Close to 200 organizations allegedly hacked by Russia: cybersecurity firm

Close to 200 organizations were hacked by Russia as part of the cybersecurity attack on SolarWinds, a third party software contractor, that has compromised multiple government agencies, Bloomberg News reported.

Massachusetts-based cyber security firm Recorded Future identified 198 organizations that were hacked by a malicious update, threat analyst Allan Liska told the news outlet. 

Three people familiar with the inquiry told Bloomberg the hack further compromised at least 200 victims by attempting to move in their computer networks or gain user credentials.


About 18,000 SolarWinds customers received the malicious update, according to Bloomberg. Of that number, more than 1,000 experienced a malicious code ping that gave hackers further access to sensitive networks. 

The identities of the victims were not provided to Bloomberg, and the number is expected to grow as the investigation continues.

The firm said in a statement to The Hill that it used open source datasets and information provided by the security researcher community to "identify a likely partial list of organizations affected by the SolarWinds backdoor."
It added that "work across the industry remains ongoing" to obtain a fuller picture.  

The statement added that it's not able to determine exactly how many or which organizations were affected. 
However, it said that the number of affected organizations will likely be smaller than those that installed the malicious software.
A SolarWinds spokesperson told The Hill that it "continues collaborating closely with our customers, security professionals, law enforcement and intelligence communities across the globe to determine the responsible parties for this attack and whether the attack against us and our customers was directed by a foreign government, and to gather all relevant and accurate information to assist the community."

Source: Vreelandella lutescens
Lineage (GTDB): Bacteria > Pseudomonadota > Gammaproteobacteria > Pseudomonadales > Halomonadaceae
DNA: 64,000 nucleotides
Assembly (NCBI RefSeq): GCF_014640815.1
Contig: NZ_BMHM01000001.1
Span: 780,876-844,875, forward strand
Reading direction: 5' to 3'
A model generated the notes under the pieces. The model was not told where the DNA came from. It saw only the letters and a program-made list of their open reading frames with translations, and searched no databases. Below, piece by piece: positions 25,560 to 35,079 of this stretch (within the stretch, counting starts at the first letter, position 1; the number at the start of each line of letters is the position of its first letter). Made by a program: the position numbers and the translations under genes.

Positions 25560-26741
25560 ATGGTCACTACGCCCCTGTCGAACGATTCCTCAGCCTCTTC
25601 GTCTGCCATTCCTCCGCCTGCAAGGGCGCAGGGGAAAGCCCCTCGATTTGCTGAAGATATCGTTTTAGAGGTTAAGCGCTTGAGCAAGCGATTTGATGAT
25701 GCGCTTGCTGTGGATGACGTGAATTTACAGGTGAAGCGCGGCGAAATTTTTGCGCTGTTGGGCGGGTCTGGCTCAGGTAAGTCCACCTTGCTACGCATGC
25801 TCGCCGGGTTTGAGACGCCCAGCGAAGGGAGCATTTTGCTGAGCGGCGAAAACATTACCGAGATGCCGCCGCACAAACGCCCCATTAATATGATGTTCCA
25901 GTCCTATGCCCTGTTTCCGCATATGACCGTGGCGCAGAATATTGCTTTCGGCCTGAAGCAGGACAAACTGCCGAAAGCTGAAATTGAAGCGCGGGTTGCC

The analysis comes as America grapples with the fallout of the hack, which some have suggested could have amounted to an act of war. The Cybersecurity and Infrastructure Protection Agency said this week that the attack posed a “grave risk” to government and private sector organizations.

Reuters first reported last Sunday that the Treasury Department and an agency in the Commerce Department were compromised as part of the breach into SolarWinds. The Washington Post later reported that Russian military intelligence unit “Cozy Bear” was allegedly behind the attack.

During an interview on “The Mark LevinMark Reed LevinDemocrats, GOP face crowded primaries as party leaders lose control Boehner on Bachmann: Right-wing media made 'people who used to be fringe characters into powerful media stars' Boehner says he called Hannity 'a nut' during tense 2015 phone call MORE Show” Friday, Secretary of State Mike PompeoMike PompeoThe Hill's Morning Report - After high-stakes Biden-Putin summit, what now? Nikki Haley warns Republicans on China: 'If they take Taiwan, it's all over' The Hill's Morning Report - Dems to go-it-alone on infrastructure as bipartisan plan falters MORE said “we can say pretty clearly that it was the Russians that engaged in the activity.”


Yet President TrumpDonald TrumpChinese apps could face subpoenas, bans under Biden executive order: report Kim says North Korea needs to be 'prepared' for 'confrontation' with US Ex-Colorado GOP chair accused of stealing more than 0K from pro-Trump PAC MORE downplayed the hack on Saturday, questioning whether Russia was really behind the cyber attack, saying on Twitter that “everything is well under control.”

“Russia, Russia, Russia is the priority chant when anything happens because Lamestream is, for mostly financial reasons, petrified of discussing the possibility that it may be China (it may!),” Trump tweeted. 

Multiple government agencies were reported to have been compromised over the past week, including the State Department, Department of Defense and agencies within the Department of Energy.

Updated on Dec. 20 at 9:06 a.m.